Since the dawn of the motion picture industry at the start of the 20th century, there has existed a very discernable atmosphere of marginalization, stereotypes and flat-out lies crafted by the forefathers of the current Hollywood superstructure. This troupe was seized upon for no other reason than to make black and brown people appear less than human.
The mainstream populous was made to feel better about itself at the obvious expense of racial and ethnic groups that were clearly outside of the loop of privilege.
Inspired by the famed 1958 Art Kane photograph, A Great Day in Harlem that chronicled 57 great jazz musicians, Netflix recruited 47 black actors, directors, and creatives from their robust roster of talent, for a portrait and video, that is both inspirational and practical.
A Great Day in Hollywood is inspired by “A Great Day in Harlem” – A moment that captured the spirit of New York City, the center of the jazz world, in 1958 at a time that was considered the “golden age of jazz.”
As far as the greater representation for creative people of color in front and behind the cameras, there have been multiple eras of apparent explosions, followed by years of low-to-no representation for Black people on the silver screen.
There was the Blaxploitation era of the ’70s and early ’80s, then the Cosby-copycat sitcoms of the late ’80s and early ’90s, then the buffoonish, so-called coonish films, and sitcoms that proliferated the mid-’90s through the first decade of the 21st century.
Lest we forget to recall how the beauty and truth of the Oscar-nominated Boyz N The Hood were usurped by black-on-black murder porn and cinematic drug dealer how-to’s that tried to copy that flow.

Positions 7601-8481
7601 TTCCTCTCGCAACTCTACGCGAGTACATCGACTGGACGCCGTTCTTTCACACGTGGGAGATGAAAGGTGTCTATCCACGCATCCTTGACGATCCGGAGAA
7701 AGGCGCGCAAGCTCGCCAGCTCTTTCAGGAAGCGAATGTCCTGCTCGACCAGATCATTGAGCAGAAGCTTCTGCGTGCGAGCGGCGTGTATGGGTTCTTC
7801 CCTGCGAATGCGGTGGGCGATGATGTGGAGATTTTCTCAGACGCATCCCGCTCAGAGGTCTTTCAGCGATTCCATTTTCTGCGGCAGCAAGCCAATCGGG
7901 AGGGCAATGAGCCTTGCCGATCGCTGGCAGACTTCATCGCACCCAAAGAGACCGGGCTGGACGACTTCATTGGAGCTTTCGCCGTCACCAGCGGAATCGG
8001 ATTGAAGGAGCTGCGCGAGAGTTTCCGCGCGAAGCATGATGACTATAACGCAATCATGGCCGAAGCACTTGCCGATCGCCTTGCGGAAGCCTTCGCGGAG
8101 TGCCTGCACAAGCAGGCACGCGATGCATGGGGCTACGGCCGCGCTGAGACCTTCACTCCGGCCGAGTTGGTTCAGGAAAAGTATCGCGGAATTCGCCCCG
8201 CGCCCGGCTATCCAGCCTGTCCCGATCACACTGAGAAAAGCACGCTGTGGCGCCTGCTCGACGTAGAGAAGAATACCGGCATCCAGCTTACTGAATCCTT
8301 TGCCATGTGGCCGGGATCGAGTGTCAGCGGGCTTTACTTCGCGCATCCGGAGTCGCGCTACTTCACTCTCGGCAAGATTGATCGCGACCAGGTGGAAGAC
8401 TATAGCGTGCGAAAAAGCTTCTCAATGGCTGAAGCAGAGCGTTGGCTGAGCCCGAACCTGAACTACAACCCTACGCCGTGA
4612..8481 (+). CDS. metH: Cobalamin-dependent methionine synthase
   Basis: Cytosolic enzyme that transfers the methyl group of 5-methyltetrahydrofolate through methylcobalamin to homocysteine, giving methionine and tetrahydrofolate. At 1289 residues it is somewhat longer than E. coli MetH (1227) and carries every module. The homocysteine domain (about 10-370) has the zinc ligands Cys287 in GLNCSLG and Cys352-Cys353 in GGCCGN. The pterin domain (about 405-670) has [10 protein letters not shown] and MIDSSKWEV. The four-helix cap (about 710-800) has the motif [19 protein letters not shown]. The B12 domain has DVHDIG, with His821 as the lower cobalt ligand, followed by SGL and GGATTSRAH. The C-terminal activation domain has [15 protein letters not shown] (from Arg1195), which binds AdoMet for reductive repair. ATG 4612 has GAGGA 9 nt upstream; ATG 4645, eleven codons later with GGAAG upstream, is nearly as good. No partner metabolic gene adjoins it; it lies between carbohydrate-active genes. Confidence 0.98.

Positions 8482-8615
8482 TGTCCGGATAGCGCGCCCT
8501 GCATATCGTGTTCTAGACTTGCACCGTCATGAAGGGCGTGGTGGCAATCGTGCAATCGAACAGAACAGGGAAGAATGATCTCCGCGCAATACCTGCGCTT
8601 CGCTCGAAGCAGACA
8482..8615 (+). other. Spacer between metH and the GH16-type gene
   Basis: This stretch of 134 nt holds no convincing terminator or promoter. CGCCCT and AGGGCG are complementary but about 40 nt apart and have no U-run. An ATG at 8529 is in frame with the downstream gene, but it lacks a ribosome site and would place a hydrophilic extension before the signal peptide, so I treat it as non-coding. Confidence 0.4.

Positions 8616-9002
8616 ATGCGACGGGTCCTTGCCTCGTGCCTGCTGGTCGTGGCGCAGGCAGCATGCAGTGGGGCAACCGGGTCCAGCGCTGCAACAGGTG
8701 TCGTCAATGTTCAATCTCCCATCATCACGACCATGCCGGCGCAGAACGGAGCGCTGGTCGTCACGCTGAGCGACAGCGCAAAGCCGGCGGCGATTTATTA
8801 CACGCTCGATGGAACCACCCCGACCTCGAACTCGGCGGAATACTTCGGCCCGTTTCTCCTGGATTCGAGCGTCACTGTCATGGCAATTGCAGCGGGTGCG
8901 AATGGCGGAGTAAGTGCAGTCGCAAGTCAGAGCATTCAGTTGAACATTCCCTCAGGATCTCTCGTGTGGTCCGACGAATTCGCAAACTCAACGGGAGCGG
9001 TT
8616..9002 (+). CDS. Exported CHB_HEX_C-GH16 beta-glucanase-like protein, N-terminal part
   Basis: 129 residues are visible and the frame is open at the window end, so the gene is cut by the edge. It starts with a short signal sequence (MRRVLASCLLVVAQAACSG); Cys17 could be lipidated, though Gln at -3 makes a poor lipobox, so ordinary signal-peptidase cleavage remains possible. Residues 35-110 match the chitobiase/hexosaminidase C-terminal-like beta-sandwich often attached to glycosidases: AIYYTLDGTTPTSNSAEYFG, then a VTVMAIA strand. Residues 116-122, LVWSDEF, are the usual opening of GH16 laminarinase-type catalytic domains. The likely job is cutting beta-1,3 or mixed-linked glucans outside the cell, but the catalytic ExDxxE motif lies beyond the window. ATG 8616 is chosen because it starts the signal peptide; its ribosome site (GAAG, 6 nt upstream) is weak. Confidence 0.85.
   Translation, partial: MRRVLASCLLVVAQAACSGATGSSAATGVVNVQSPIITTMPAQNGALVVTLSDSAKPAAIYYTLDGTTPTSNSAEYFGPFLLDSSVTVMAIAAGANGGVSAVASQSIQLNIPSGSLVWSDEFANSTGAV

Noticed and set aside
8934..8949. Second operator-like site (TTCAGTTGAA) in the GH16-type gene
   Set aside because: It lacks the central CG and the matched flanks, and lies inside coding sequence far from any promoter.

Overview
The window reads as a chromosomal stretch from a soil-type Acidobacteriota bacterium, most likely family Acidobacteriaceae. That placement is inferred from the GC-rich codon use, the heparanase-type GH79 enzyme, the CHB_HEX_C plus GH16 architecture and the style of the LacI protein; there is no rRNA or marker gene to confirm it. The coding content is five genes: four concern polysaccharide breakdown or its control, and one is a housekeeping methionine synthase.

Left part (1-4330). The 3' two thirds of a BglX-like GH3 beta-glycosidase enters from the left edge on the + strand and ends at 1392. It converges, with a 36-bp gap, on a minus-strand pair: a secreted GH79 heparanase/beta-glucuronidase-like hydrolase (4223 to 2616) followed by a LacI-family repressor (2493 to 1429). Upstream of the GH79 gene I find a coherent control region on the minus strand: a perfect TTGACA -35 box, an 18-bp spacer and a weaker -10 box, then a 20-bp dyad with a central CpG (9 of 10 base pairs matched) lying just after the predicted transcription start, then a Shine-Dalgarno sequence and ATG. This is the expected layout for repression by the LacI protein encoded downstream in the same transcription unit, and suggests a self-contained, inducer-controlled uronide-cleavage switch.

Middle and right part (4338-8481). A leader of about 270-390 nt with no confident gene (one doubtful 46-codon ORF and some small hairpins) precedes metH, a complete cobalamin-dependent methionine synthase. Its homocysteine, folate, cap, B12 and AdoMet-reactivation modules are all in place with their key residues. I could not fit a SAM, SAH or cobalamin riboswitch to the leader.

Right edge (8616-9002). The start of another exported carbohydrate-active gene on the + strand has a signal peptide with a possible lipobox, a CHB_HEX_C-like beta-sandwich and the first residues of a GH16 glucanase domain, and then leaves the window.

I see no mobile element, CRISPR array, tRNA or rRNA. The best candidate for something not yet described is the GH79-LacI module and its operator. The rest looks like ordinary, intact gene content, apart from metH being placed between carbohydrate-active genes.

So as we witness this inspiring new video promotion with your boy Caleb McLaughlin of Stranger Things narrating, a high gravity epiphany was apparent.
The photo was taken by Kwaku Alston, and the accompanying video was directed by Lacey Duke.
It was a pretty magical couple of hours. All these amazingly talented, beautiful individuals in one space being supportive and just looking stunning together, all here to pull off this one-take wonder! Alfre Woodard even led everyone in an epic rendition of Lift Every Voice, before we started shooting. It was beautiful, and in a flash, it was over. It was probably the most overwhelming two hours of my career. I was just so happy to be a part of history, Duke said.
The multitude of blackness, with experiences as unique as thumbprints, coming together to celebrate the multitude of melanin that is creating uniquely black stories for their own sake, it is more than worth mentioning how far we’ve come.
Yet, there’s still much work to do.